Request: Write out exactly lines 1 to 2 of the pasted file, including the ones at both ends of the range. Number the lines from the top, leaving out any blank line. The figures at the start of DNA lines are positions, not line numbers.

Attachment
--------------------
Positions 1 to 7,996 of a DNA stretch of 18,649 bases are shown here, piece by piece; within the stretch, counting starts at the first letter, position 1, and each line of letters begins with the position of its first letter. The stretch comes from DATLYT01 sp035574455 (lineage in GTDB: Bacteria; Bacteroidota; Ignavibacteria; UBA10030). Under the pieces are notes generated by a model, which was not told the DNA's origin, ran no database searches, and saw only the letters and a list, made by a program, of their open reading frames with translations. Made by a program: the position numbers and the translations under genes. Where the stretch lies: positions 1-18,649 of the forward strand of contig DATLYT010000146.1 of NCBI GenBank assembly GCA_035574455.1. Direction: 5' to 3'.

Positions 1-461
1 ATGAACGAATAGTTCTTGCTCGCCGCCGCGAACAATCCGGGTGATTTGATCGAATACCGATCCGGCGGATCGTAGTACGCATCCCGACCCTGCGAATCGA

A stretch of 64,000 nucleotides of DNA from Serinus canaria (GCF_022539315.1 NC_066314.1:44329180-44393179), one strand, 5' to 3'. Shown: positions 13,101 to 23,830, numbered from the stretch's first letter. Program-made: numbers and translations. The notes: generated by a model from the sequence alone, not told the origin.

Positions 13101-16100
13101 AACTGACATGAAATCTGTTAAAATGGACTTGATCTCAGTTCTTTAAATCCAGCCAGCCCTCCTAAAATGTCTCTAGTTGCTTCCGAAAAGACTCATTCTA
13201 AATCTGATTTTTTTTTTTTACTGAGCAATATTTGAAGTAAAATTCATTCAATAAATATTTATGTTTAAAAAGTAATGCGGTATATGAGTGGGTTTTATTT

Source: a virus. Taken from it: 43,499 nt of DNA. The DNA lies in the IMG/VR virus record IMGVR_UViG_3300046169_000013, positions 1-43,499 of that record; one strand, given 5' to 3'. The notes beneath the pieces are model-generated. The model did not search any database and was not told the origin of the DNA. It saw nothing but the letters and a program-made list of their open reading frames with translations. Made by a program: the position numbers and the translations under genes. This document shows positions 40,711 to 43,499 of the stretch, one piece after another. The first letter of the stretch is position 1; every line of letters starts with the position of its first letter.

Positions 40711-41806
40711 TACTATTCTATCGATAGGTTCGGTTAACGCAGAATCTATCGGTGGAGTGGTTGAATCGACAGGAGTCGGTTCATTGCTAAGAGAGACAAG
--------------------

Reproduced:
Positions 1 to 7,996 of a DNA stretch of 18,649 bases are shown here, piece by piece; within the stretch, counting starts at the first letter, position 1, and each line of letters begins with the position of its first letter. The stretch comes from DATLYT01 sp035574455 (lineage in GTDB: Bacteria; Bacteroidota; Ignavibacteria; UBA10030). Under the pieces are notes generated by a model, which was not told the DNA's origin, ran no database searches, and saw only the letters and a list, made by a program, of their open reading frames with translations. Made by a program: the position numbers and the translations under genes. Where the stretch lies: positions 1-18,649 of the forward strand of contig DATLYT010000146.1 of NCBI GenBank assembly GCA_035574455.1. Direction: 5' to 3'.

Positions 1-461